I'm building a device that uses a microcontroller to control 15 solenoids via a preexisting multichannel DC solid state relay board. When all is working as intended, at most one solenoid will be actuated at a time, and each actuation consists of a 100 millisecond 24V/3.5A pulse.

I'm looking for a way to insure that a solenoid won't be overheated even if there's a software fault that causes an output pin to remain high, and consequently cause the SSR to remain open, driving the solenoid.

So my question is this: is using a a slow-blow fuse in series with the shared 24V supply a prudent way to protect against burning up solenoids?

If so, what specs should I use for the fuse? Should I just take the the I^2 * T value (1.2) and double it?

If there's a better way to do this, I'd love to hear it.

  • \$\begingroup\$ How much can the solenoids take before damage occurs (assume worst-case, they're hot, the 24V is at the high edge of tolerance, it's a particularly hot environment and the software freezes..)? Fuses can die over time from being hit repeatedly so caution is called for if you're calling it close. \$\endgroup\$ – Spehro Pefhany Aug 20 '18 at 4:51
  • \$\begingroup\$ That's a good question, but one I'm not sure I can easily answer. The solenoids are in old, hard-to-find, pinball "score reels", so I'd rather not test to failure. I have already burnt one up, but I don't know how long the fault was present for. \$\endgroup\$ – Fustercluck Aug 20 '18 at 4:54
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    \$\begingroup\$ If you have no idea, I would suggest looking at what original fuse was used to protect the solenoids. The hairy-eared engineers of old would have done their homework. There are ways to test a coil but it's involved and still requires some guesswork. You could add a 74HC123 and do the 100ms with hardware but that wouldn't protect against a bad driver or other hardware issue. \$\endgroup\$ – Spehro Pefhany Aug 20 '18 at 5:16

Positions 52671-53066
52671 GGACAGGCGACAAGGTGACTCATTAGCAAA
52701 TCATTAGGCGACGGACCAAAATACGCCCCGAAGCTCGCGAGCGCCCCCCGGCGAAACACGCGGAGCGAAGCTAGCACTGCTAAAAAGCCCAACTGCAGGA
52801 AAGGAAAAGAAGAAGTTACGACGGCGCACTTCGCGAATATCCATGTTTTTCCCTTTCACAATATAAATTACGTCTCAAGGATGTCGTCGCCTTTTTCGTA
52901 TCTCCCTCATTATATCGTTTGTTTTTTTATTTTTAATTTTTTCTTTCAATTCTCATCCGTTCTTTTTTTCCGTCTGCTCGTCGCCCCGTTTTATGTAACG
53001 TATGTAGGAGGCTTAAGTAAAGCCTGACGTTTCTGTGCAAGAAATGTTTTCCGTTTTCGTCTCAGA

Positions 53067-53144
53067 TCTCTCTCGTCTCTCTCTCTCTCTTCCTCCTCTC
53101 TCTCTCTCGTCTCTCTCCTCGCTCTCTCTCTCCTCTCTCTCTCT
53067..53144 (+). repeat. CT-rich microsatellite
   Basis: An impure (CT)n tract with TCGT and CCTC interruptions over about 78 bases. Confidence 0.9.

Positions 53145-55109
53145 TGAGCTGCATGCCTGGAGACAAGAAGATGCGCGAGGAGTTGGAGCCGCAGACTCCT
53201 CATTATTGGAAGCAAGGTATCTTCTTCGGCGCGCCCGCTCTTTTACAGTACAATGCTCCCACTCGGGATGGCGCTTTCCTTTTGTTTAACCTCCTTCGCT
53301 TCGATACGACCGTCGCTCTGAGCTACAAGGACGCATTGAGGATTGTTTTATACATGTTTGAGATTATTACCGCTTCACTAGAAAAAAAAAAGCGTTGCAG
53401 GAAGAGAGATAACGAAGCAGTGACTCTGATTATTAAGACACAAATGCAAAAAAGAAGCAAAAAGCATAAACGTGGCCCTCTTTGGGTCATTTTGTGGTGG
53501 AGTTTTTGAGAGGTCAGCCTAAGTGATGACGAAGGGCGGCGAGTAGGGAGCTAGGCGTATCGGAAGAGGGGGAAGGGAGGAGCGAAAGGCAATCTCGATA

• \$\begingroup\$ You might be able to simply put a 470 - 2200uF uF cap in series with the score reel solenoids. \$\endgroup\$ – Henry Crun Aug 20 '18 at 5:50

Drive solenoids through a hardware monostable, so that they simply go off.

It can be as simple as RC coupling the drive fet.


simulate this circuit – Schematic created using CircuitLab

An other approach is to sense the current drain into all solenoids, and if it stays on for too long, force a hardware reset on the CPU, thus (hopefully) releasing the drive.


simulate this circuit

The reason for this circuit, was that it was an easy retro-fit to impact printers that would burn out the printheads when the cpu locked up. This circuit was added in series with the common wire, and connected to the reset pin.

  • \$\begingroup\$ Thanks Henry. I was wondering about coupling the inputs capactively. Is the intention above that all the components above would be connected to the input of the SSR, or does M1 represent the FET at the input of the SSR? \$\endgroup\$ – Fustercluck Aug 20 '18 at 4:58
  • \$\begingroup\$ All depends on time constant and currents you need to get. If you have to put 10mA into an opto-ssr, then a direct C isn't going to do it. \$\endgroup\$ – Henry Crun Aug 20 '18 at 5:05
  • \$\begingroup\$ Gotcha, I guess I would have to measure the input impedance, since the SSR board doesn't specify that. Any thoughts on the fuse? Since I only drive one channel at a time, I thought that might be simpler. \$\endgroup\$ – Fustercluck Aug 20 '18 at 5:09
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    \$\begingroup\$ A fuse is not right. They do not have a specified designable time. A PTC thermal fuse, in the solenoid coil is a viable choice. Personally - capacitive coupling/monostable is the correct choice. If what you need is a timeout, design a timeout. \$\endgroup\$ – Henry Crun Aug 20 '18 at 5:14

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